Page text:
There are three variables (RGB) but only two equations. One of the variables needs to be chosen along with the chosen Y value, and then the other two variables may be derived. The choice for both Y and one of the RGB values should lie between 0 and 1, but some combinations can result in the other two variables falling outside the range 0 to 1. (The range may be scaled to 0 to N, such as N=255, or M to N, where M is 16 and N is 235, for example.) Because the blue coefficients (B601 and B709) are both smaller than any of the others, the B variable has very little influence over the final Y value. Choosing a large value of G and a low value for Y, for instance, would result in a negative value for B, which is not valid.

For convenience invalid values can be avoided by choosing B and Y and then deriving R and G. For Y=0.5 and B varying between 0 and 1, the resulting R and G values will always be valid. Other means to assure valid values will occur to those of ordinary skill in the art.

Table 1 is a table of values demonstrating 11 values of blue and the corresponding values of red and green that result in the luma values of 0.5 for both Rec.601 and Rec.709. When the blue signal is a zone plate and Y is set to 0.5, the RGB image that results is shown in FIG. 9, with Y stripes having the reference number 132. Measurements may be made using the test pattern with a confidence that the luma values are independent of whether the pattern has been transcoded to another colorspace.

TABLE 1
RedGreenBlueY601Y709
0.7198320.4851280.0000000.5000000.500000
0.6758650.4881030.1000000.5000000.500000
0.6318990.4910770.2000000.5000000.500000
0.5879330.4940510.3000000.5000000.500000
0.5439660.4970260.4000000.5000000.500000
0.5000000.5000000.5000000.5000000.500000
0.4560340.5029740.6000000.5000000.500000
0.4120670.5059490.7000000.5000000.500000
0.3681010.5089230.8000000.5000000.500000
0.3241350.5118970.9000000.5000000.500000
0.2801680.5148721.0000000.5000000.500000

FIG. 10 is a block diagram of an apparatus 134 that can be implemented in by the system 10 of FIG. 2 for generating an iso-luminant test pattern for transformations between the Rec.601 standard and the Rec.709 standards, constructed in accordance with an embodiment of the present invention. FIG. 10 shows a processing block 136 that processes a value of blue and a value of the desired luma and produces corresponding red and green values. These red, green, and the original blue value, when summed according to the luma coefficients of either the ITU-601 or ITU-709, produces the same luma value as presented to the processing block 136.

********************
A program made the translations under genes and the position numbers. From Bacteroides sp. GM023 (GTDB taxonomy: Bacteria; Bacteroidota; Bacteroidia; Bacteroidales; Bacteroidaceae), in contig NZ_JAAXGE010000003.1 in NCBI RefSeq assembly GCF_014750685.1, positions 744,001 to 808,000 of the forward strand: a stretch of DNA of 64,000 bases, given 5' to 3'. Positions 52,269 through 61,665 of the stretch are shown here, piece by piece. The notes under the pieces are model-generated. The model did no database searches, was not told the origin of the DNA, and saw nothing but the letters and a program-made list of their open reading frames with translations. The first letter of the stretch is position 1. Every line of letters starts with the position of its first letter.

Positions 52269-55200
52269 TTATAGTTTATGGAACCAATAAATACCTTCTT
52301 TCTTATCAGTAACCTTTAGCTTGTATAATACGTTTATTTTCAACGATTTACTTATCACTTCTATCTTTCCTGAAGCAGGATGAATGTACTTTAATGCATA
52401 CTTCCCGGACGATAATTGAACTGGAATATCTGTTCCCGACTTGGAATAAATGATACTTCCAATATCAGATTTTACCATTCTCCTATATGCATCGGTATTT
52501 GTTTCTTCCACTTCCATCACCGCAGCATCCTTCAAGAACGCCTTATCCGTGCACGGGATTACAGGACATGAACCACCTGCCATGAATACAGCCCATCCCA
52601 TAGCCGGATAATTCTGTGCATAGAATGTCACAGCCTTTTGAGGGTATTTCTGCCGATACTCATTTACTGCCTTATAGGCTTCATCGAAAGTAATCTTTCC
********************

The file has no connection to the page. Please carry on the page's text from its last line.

The above process may be implemented in two steps. The first step involves calculating the red value from the blue and luma values, and the second step involves calculating the green value from the blue and luma values. The second step can use the result of the first step as a shortcut. An implementation in C code for the first step is as follows:

float isoLumaRed( const float blue, const float luma )
{
const float r709 = .2126;
const float b709 = .0722;
const float g709 = .7 152;
const float r601 = .299;
const float b601 = . 114;
const float g60 1 = .587;
return (luma*(1/g709 −1/g601 ) − ((b709/g709)−(b601 /g601))*blue) I
(r709/g709 − r601/g601);
}

An implementation in C code for the second step is as follows:

float isoLumaGreen( const float blue, const float luma )
{
const float r709 = .2126.
cons t float b709 = .0722;
const float g709 = .7152;
return
−((r709/g709)* isoLumaRed( blue, luma) + (b709/g709)*blue −
luma*(1/g709));
}

Note that in this embodiment the second step (isoLumaGreen) incorporates the first step (isoLumaRed).

According to another embodiment of the present invention, lipsync error can be detected and quantified as a video and audio test sequence that includes a plurality of visual indicators. FIG. 11 shows an example composite test pattern 138 comprising a video frame sequence for indicating lipsync error, constructed in accordance with an embodiment of the present invention. The video frame sequence has two or more distinct visual features that vary in time, each of the features appearing in either a primary form or in one of one or more secondary forms in any given frame, and a corresponding audio sequence containing one or more changes in the sound that correspond to a change in form of one or more of the video features. The relevant portion of the composite test pattern 138 is a horizontal row of gray tick marks 140 (i.e., the “primary form”), corresponding to each frame being currently viewed in a two-second period, just above the color bar pattern 142. The first frame, frame 0, has its bright tick mark 144 at the center of the row. Note that the center tick mark 144 is brighter (i.e., the “secondary form”) and larger than the other tick marks. The “bright” tick mark 144 “moves” from center to the right as shown in a series of frames illustrated in FIGS. 12A-12D. The “bright” tick mark 144 of FIGS. 11 and 12A-12D reverses and moves from the right side to the far left side, reverses and moves toward the center again so as to give the appearance of smooth motion. The final frame's bright mark is one mark to the left of center, so that when the sequence is looped, motion appears to be continuous.